“Mind your own business.”

“Who asked you?”

“All you haters stop worrying about what happens between me and my man.”


You uploaded pics and conversation summaries at 5 minute intervals.  You created an interactive online timeline of your romantic involvements. 

But you think it’s ------- private?

I was so confused, but then I had an epiphany.

“Love is a game.”

Actually, it isn’t, but we say that it is. For years, maybe for centuries, people have referred to  the “game of love.” 

Now, follow me with this.

It used to be that we thought about romance as an analogy of some activity involving points, loss, victory, and strategy played on a board, in a room, or on a field; but played within defined boundaries.  When we talked about the game of love, we imagined a metaphorical game of basketball, or football, or chess, or cards. 

Now, when people hear the phrase, “Love is a game,” they think of Halo, or World of Warcraft, or Mario Kart for Kinex.   The virtual worlds of those games give the illusion of privacy while actually broadcasting and sharing massive amounts of data about your every move.

And now, “love is a game” in which people you don’t know join your quest and have crucial influence on your success or failure.

Now, “love is a game” in which unsolicited character wander into your area and affect your gameplay.

Now, “love is a game” that’s played online.

So 2 things.

First.  Stop playing the game of love over the internet.   You’ll never really win.  There will always be someone adding a new puzzle, a new character, a new algorithm to waste more of your time.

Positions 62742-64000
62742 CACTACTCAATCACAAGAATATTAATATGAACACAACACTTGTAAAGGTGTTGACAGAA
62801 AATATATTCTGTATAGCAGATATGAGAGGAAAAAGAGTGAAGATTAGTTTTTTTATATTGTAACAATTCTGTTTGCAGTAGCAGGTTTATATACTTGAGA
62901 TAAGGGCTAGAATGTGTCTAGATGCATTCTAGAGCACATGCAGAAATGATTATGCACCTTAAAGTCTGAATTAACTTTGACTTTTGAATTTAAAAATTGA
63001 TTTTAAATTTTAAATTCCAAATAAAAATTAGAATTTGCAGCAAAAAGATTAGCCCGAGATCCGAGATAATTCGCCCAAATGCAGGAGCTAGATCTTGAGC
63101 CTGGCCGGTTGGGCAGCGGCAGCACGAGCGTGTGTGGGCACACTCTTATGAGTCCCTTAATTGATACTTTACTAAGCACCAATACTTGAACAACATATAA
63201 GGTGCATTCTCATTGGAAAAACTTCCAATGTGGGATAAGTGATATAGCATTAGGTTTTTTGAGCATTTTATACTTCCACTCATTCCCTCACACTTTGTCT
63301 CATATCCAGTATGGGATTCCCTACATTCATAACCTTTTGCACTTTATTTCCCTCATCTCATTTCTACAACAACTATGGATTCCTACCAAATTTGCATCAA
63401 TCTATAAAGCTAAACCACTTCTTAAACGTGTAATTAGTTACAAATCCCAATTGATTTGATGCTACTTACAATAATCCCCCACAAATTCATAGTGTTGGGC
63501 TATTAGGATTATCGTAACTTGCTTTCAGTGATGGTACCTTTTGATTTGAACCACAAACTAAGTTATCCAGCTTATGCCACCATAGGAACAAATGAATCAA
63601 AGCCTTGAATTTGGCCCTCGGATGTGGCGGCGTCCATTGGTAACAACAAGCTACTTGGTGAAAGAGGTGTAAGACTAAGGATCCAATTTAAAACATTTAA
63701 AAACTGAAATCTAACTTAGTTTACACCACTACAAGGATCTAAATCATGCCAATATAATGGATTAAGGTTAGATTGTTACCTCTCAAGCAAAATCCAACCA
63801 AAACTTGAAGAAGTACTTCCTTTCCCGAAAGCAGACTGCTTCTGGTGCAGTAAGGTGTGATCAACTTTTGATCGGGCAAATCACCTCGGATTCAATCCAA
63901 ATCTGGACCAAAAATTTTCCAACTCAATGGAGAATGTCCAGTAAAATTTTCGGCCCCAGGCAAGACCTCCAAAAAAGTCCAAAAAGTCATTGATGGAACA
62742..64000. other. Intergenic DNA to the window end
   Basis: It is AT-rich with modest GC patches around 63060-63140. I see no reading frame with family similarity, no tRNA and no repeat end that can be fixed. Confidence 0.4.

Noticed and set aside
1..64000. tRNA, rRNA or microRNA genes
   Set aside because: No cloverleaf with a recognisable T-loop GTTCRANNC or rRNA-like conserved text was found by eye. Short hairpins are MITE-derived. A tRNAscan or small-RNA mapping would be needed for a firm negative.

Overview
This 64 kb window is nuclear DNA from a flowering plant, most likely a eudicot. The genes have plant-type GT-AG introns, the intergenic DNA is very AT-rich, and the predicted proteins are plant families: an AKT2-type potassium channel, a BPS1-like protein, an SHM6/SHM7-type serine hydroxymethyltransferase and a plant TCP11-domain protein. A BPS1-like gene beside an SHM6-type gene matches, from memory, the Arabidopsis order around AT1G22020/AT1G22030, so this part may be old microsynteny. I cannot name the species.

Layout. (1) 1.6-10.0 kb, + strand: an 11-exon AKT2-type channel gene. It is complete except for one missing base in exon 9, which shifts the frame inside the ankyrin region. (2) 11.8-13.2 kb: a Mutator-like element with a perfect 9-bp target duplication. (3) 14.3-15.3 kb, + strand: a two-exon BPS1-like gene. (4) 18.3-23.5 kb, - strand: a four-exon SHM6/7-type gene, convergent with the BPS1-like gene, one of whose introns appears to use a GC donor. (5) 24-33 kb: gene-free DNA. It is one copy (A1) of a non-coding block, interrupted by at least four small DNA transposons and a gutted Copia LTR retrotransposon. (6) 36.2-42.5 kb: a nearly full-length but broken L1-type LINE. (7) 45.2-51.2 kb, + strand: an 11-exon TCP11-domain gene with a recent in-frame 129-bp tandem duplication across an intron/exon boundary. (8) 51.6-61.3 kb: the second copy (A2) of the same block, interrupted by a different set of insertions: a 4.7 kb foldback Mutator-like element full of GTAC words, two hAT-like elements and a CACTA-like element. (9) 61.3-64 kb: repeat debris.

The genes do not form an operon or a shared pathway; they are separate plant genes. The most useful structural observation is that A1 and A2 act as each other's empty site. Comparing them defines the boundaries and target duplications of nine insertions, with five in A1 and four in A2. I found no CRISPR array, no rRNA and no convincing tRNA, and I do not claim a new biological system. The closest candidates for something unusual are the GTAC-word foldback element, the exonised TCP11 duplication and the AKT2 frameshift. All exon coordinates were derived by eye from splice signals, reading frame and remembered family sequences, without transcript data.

Second.  Stop playing with love.   It isn’t really a game. In games, somebody wins, somebody loses, and inevitably somebody cheats.  That’s how romantic love often is, but it isn’t what such love is meant to be.

Romantic love between a man and a woman is the creation of God Himself.  Eros love is the Divinely designed, earthly manifestation of God’s plan of grace. 

“For this reason a man shall leave his father and mother and be joined to his wife, and the two shall become one flesh.” This is a great mystery, but I speak concerning Christ and the church. Nevertheless let each one of you in particular so love his own wife as himself, and let the wife see that she respects her husband. (Ephesians 5: 31-33)

Love is meant to be lived-------not played.

And definitely not played online.
---Anderson T. Graves II

Rev. Anderson T. Graves II is the pastor of Hall Memorial CME Church
Call/ fax: 334-288-0577
Email us at
Friend Pastor Graves at

If you want to be a blessing to this ministry, contributions may be made by check or money order.

Mail all contributions to :
Hall Memorial CME Church
541 Seibles Road